When exploring a novel dataset, I believe most analysts will run through the familiar steps of generating summary statistics and/or plotting distributions and feature interactions. Clustering and PCA are a great way to continue assessing data as they can explain “natural” grouping or ordering as well as attributing variance to certain features. When working with large datasets you’ll have to start considering scalability and complexity of the algorithm underlying a given method, that is to say that even if you were merely a “consumer of statistics”, you now have to consider the math. The many clustering approaches available today belong to either non-parametric/hierarchical or parametric methods, with differentiation in the former being agglomerative (bottom-up) versus divisive (top-down) and reconstructive versus generative methods for the latter.

A strength of the K-Means clustering algorithm (Parametric-Reconstructive) is it’s efficiency (Big O Notation) with where **n**, **k**, **t** equal the number of iterations, clusters, and data points. A potential strength or weakness is that K-Means converges to a local optimum which is easier than solving for the global optimum but can lead to less optimal convergence. Well known weaknesses of K-Means include required cluster (k) specification and sensitivity to initialization, however both have many options for mitigation (x-means, k-means ++, PCA, etc.)

The steps of K-Means tend to be intuitive, after random initialization of cluster centroids, the algorithm’s inner-loop iterates over two steps:

- Assign each observation to the closest cluster centroid
- Update each centroid to the mean of the points assigned to it.

Logically, K-Means attempts to minimize distortion defined by the the sum of the squared distances between each observation and its closest centroid. The stopping criterion is the change in distortion, once the change is lower than a pre-established threshold, the algorithm ends. In sci-kit learn the default threshold is 0.0001. Alternatively a max number of iterations can be set prior to initialization. More interesting approaches to threshold determination are outlined in Kulls and Jordan’s paper: New Algorithms via Bayesian Nonparametrics.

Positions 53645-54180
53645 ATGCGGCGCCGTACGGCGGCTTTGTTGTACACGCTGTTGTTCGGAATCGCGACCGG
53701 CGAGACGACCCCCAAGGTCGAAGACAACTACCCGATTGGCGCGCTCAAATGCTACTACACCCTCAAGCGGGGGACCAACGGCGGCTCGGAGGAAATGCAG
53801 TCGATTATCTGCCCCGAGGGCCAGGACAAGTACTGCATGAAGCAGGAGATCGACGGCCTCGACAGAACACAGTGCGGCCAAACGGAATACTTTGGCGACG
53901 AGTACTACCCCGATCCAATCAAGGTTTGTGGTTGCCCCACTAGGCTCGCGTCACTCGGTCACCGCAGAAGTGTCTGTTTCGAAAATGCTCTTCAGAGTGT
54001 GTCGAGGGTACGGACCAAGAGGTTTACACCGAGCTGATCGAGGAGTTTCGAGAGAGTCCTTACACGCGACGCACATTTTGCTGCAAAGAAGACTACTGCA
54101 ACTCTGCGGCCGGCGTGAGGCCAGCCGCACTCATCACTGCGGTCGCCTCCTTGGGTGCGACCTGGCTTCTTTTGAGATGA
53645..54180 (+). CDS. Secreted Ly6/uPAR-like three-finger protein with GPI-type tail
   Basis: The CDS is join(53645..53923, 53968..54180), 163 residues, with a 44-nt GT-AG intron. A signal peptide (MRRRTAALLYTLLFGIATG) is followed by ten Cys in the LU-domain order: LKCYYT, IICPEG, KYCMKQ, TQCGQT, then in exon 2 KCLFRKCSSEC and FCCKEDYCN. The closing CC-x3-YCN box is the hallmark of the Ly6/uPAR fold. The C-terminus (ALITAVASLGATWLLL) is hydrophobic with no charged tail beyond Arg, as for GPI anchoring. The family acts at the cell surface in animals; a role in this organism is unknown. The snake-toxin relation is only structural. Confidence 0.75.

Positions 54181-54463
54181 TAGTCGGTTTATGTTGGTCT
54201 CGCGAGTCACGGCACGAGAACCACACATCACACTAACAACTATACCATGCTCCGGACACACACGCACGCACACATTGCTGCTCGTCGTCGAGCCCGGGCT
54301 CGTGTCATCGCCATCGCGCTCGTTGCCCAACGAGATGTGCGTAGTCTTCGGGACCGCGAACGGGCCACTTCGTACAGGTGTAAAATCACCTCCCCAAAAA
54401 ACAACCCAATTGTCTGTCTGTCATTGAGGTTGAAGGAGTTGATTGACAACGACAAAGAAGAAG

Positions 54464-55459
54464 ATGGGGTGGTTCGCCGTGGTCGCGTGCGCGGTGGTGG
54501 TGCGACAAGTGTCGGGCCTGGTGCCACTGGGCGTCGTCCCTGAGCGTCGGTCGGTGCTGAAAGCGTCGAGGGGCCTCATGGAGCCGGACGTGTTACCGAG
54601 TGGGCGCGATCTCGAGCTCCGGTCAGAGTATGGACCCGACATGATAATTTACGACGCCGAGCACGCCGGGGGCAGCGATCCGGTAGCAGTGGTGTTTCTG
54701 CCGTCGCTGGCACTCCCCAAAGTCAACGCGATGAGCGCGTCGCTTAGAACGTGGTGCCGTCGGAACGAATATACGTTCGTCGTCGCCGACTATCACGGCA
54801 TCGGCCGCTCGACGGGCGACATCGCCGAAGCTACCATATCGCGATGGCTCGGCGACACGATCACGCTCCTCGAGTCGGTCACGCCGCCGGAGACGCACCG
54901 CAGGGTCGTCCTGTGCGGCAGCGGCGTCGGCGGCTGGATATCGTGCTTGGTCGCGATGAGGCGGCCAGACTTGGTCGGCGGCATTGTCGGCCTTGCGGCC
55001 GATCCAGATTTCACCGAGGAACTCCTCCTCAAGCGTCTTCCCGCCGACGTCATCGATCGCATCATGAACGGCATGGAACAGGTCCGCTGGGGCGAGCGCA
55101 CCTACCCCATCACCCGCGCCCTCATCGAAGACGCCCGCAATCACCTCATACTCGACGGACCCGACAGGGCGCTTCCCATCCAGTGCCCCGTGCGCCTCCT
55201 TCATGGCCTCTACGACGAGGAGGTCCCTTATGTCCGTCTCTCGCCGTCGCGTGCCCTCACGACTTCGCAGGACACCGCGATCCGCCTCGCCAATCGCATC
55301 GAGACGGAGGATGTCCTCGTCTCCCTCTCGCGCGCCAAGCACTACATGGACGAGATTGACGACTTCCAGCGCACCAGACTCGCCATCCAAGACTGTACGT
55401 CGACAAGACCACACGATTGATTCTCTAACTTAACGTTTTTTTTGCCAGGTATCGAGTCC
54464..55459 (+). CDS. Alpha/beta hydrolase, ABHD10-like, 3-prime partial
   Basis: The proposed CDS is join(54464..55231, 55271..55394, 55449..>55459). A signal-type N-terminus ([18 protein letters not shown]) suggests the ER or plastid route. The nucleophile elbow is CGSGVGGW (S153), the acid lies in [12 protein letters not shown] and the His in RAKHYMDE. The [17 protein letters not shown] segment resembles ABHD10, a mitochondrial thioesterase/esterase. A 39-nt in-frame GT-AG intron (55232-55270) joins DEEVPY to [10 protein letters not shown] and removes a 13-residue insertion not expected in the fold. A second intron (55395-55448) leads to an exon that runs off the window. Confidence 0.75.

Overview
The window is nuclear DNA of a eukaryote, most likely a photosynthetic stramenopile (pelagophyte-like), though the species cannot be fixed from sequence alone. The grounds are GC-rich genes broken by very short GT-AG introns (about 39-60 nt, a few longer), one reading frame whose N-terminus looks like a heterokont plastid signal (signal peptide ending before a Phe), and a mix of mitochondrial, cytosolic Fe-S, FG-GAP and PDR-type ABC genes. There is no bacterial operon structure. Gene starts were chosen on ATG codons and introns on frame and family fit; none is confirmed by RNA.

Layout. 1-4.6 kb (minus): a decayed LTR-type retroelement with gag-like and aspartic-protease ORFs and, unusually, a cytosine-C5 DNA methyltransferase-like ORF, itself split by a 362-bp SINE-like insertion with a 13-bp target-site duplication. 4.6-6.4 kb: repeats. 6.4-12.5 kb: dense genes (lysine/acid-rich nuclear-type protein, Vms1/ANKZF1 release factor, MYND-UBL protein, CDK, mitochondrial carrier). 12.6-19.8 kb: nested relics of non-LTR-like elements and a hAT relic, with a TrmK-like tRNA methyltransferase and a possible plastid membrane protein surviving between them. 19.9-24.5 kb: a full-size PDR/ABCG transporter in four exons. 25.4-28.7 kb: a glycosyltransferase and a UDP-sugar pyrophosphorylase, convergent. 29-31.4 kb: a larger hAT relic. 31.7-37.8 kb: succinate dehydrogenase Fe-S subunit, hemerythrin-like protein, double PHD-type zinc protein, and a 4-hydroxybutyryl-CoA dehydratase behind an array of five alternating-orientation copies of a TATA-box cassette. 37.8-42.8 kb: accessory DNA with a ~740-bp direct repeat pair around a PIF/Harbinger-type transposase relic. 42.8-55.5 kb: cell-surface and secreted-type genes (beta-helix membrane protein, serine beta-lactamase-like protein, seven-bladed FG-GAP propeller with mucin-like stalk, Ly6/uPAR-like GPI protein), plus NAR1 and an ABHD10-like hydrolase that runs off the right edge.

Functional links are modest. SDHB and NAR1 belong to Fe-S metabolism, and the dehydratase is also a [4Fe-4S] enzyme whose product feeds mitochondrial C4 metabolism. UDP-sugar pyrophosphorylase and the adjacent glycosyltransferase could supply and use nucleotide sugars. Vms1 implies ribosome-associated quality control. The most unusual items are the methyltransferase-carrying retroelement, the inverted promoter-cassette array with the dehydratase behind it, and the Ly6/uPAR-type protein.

The notion isn’t mentioned much in practical use, but K-Means is fundamentally a coordinate descent algorithm. Coordinate descent serves to minimize a multivariate function along one direction at a time. The inner-loop of k-means repeatedly minimizes the function with respect to k while holding μ fixed, and then minimizes with respect to μ while holding k fixed. This means the function must monotonically decrease and that values must converge. This distortion function is a non-convex function, meaning the coordinate descent is not guaranteed to converge to the global minimum and the algorithm can be susceptible to local optima. This is why it is optimal to run k-means many times using random initialization values for the clusters, then selecting the run with lowest distortion or cost.

Since there isn’t a general theoretical approach to find the optimal number of k for a given data set, a simple approach is to compare the results of multiple runs with different k classes and choose the best one according to a given criterion (Elbow, BIC, Schwarz Criterion, etc.). Any approach must be taken with caution as increasing k results in smaller error function values, but also increases the chance of overfitting.

If you haven’t already, I recommend taking a look at Mini-Batch K-Means and K-Means++ leveraging the built-in joblib parallelization functions (n_jobs). The joblib dispatch method works on K-Means by breaking down the pairwise matrix into n_jobs even slices and computing them in parallel.